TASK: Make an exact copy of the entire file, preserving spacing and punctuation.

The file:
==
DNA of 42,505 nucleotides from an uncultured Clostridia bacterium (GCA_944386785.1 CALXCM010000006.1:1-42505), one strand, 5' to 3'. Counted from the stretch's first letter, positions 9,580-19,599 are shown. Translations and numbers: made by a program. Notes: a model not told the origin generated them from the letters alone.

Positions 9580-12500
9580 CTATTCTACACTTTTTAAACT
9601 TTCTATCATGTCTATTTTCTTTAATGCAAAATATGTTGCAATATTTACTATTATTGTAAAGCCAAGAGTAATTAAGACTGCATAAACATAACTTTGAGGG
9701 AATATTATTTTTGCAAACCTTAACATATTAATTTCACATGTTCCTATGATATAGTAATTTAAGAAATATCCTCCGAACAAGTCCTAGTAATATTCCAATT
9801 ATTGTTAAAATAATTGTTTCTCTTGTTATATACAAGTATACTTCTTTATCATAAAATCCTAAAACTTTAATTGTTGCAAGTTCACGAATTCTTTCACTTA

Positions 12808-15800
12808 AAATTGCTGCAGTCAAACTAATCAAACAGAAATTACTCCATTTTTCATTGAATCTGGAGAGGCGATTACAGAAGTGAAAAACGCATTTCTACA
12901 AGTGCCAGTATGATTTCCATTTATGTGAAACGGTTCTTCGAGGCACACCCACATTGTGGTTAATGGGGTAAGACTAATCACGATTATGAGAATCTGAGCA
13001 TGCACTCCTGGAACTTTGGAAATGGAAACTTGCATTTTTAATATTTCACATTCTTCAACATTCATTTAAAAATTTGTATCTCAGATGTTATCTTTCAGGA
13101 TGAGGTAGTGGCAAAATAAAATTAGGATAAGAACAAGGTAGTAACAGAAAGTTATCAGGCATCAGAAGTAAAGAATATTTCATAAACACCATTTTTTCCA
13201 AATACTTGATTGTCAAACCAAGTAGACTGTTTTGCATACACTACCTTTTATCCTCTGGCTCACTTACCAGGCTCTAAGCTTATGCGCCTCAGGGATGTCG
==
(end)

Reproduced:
DNA of 42,505 nucleotides from an uncultured Clostridia bacterium (GCA_944386785.1 CALXCM010000006.1:1-42505), one strand, 5' to 3'. Counted from the stretch's first letter, positions 9,580-19,599 are shown. Translations and numbers: made by a program. Notes: a model not told the origin generated them from the letters alone.

Positions 9580-12500
9580 CTATTCTACACTTTTTAAACT
9601 TTCTATCATGTCTATTTTCTTTAATGCAAAATATGTTGCAATATTTACTATTATTGTAAAGCCAAGAGTAATTAAGACTGCATAAACATAACTTTGAGGG
9701 AATATTATTTTTGCAAACCTTAACATATTAATTTCACATGTTCCTATGATATAGTAATTTAAGAAATATCCTCCGAACAAGTCCTAGTAATATTCCAATT
9801 ATTGTTAAAATAATTGTTTCTCTTGTTATATACAAGTATACTTCTTTATCATAAAATCCTAAAACTTTAATTGTTGCAAGTTCACGAATTCTTTCACTTA

Positions 12808-15800
12808 AAATTGCTGCAGTCAAACTAATCAAACAGAAATTACTCCATTTTTCATTGAATCTGGAGAGGCGATTACAGAAGTGAAAAACGCATTTCTACA
12901 AGTGCCAGTATGATTTCCATTTATGTGAAACGGTTCTTCGAGGCACACCCACATTGTGGTTAATGGGGTAAGACTAATCACGATTATGAGAATCTGAGCA
13001 TGCACTCCTGGAACTTTGGAAATGGAAACTTGCATTTTTAATATTTCACATTCTTCAACATTCATTTAAAAATTTGTATCTCAGATGTTATCTTTCAGGA
13101 TGAGGTAGTGGCAAAATAAAATTAGGATAAGAACAAGGTAGTAACAGAAAGTTATCAGGCATCAGAAGTAAAGAATATTTCATAAACACCATTTTTTCCA
13201 AATACTTGATTGTCAAACCAAGTAGACTGTTTTGCATACACTACCTTTTATCCTCTGGCTCACTTACCAGGCTCTAAGCTTATGCGCCTCAGGGATGTCG